HALO Radiofrequency Ablation
HALO radiofrequency ablation (RFA) is a safe and effective nonsurgical outpatient treatment for Barrett's esophagus, a condition in which the lining of the esophagus is replaced by tissue that is similar to the lining of the intestine through a process called intestinal metaplasia. In many cases, this change in tissue is caused by gastroesophageal reflux disease (GERD).
Left untreated, Barrett’s esophagus may progress to a precancerous condition called dysplasia, an immediate precursor to esophageal cancer. Your physician may recommend HALO if you have dysplasia or a family history of esophageal cancer from Barrett’s esophagus. Radiofrequency ablation can prevent abnormal, damaged cells from developing into cancer and allow healthy cells to replace them.
During the HALO procedure, radiofrequency energy removes the diseased esophageal tissue, allowing healthy tissue to grow in its place.
How to Prepare for HALO Radiofrequency Ablation
You should not eat or drink anything 6 hours prior to the procedure, or after midnight if your appointment is in the morning. Your doctor will let you know if or when you should adjust or stop any medications you take. Because you will be sedated, you will need someone to drive you home after the procedure.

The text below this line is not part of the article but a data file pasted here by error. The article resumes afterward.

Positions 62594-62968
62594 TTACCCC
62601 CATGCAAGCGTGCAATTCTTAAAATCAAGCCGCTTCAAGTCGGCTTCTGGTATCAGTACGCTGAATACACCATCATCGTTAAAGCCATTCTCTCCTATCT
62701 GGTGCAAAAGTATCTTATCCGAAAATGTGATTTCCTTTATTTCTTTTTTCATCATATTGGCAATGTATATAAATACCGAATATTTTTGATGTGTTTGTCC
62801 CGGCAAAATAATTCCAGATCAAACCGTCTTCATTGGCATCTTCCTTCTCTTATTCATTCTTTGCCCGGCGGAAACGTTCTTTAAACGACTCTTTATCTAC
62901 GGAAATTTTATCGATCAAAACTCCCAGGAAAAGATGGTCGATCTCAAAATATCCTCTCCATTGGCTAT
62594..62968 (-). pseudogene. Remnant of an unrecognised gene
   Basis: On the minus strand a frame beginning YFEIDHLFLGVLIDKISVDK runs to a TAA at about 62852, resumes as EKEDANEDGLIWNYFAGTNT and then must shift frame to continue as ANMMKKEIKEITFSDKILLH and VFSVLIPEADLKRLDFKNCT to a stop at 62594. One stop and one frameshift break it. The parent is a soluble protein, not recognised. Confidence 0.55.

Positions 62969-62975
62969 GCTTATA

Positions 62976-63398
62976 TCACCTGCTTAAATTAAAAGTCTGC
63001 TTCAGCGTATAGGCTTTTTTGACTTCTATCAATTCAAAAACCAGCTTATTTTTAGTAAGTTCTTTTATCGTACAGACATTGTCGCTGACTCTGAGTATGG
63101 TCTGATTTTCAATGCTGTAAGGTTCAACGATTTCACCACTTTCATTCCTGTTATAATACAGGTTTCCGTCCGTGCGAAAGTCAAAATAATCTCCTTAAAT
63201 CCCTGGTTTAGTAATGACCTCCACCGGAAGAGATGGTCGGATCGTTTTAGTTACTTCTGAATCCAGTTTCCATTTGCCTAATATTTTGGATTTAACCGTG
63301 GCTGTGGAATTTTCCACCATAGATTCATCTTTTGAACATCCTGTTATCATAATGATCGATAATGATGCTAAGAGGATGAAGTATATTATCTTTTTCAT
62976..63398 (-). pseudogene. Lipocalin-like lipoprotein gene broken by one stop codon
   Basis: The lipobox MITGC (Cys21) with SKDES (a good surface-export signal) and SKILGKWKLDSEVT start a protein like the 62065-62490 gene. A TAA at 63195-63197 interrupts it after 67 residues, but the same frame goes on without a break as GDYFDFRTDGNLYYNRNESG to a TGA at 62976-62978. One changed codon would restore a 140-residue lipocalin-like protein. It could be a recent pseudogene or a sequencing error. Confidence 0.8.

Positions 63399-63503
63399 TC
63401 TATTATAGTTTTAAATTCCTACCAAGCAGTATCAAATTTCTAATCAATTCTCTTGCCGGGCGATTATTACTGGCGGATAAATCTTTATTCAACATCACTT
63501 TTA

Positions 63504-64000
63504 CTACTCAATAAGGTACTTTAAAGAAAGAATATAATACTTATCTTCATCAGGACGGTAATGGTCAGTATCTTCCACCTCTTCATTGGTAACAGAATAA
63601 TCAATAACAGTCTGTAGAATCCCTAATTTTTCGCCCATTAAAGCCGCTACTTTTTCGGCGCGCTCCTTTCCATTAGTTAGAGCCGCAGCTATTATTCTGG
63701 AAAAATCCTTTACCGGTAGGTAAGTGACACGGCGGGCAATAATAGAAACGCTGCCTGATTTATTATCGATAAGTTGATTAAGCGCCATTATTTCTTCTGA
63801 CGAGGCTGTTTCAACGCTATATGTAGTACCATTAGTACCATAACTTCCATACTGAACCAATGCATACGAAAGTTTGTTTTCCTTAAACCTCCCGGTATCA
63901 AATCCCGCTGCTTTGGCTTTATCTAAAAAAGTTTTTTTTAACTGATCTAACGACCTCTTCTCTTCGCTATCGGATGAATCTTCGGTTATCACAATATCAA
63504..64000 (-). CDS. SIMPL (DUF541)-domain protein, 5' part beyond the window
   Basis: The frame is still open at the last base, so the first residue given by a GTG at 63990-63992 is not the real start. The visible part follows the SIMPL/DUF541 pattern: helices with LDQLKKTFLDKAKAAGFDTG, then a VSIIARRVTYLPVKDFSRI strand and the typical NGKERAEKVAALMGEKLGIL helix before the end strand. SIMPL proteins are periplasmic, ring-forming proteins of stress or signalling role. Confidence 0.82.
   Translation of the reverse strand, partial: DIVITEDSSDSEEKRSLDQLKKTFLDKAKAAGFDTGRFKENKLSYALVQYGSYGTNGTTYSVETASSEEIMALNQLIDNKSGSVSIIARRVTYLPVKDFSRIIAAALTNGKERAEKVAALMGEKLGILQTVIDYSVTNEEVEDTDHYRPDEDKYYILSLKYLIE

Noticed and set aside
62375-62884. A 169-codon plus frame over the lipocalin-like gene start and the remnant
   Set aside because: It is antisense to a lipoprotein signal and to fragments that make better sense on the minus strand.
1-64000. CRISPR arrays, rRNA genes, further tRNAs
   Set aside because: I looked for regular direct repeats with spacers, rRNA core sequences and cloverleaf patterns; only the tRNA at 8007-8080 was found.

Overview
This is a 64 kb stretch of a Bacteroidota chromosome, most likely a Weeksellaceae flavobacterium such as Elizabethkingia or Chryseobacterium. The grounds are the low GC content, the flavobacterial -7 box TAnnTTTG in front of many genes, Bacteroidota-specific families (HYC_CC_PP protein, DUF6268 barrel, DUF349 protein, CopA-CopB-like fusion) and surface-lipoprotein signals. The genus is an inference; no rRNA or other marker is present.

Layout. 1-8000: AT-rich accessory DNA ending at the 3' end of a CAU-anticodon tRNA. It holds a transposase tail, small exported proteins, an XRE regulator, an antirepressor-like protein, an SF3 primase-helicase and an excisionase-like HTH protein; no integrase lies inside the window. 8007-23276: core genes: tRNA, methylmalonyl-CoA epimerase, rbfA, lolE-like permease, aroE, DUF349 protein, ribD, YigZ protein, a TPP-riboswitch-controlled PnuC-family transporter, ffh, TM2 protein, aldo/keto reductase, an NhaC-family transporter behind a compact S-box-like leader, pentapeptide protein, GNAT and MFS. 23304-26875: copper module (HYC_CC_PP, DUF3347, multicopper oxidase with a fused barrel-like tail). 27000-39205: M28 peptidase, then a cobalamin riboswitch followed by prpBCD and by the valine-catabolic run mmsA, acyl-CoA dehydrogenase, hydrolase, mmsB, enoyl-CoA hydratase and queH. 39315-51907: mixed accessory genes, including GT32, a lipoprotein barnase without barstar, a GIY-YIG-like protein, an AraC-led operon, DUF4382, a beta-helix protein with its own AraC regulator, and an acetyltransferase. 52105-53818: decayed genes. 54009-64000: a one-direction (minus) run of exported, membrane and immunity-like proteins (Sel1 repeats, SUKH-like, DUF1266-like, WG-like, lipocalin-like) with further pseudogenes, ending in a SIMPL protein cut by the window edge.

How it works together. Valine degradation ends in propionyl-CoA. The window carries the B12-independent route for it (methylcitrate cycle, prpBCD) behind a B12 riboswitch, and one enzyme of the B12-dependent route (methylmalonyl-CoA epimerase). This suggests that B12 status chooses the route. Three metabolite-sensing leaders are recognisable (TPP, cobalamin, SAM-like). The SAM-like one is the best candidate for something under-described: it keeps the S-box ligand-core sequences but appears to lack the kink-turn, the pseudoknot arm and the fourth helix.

What to Expect
HALO radiofrequency ablation is performed during an upper endoscopy. A mouth guard will be placed to protect your teeth and gums. Your throat may also be numbed with a spray to calm the gag reflex. You will lie on your left side and receive sedation through an IV line to relax you and make you feel drowsy. Your doctor will insert the endoscope through your mouth and into your esophagus.
A catheter containing a miniaturized electrode is fed through the endoscope. The electrode delivers short bursts of high-intensity heat energy to destroy precancerous tissue on the lining of the esophagus while minimizing injury to surrounding healthy tissue.
Larger areas of diseased tissue are treated with a balloon-mounted catheter while smaller areas are treated with an endoscope-mounted catheter.
HALO usually takes approximately 30 minutes. After the procedure, you will be taken to the recovery room while the sedative wears off. You may experience temporary discomfort, such as a sore throat, painful swallowing, and increased levels of heartburn after the procedure. Your doctor will discuss any unexpected side effects that may occur and a plan to address them.
Your doctor will prescribe antacid medications to help the esophagus heal. For most people, healthy tissue replaces the diseased tissue within 3 or 4 weeks.
Common Side Effects:
Patients may experience some side effects after their procedure which should resolve within a few days. Your Physician will provide you with medications for these symptoms. These side effects include:
- Chest pain
- Painful swallowing
- Stricture formation
- Mucosal laceration/perforation
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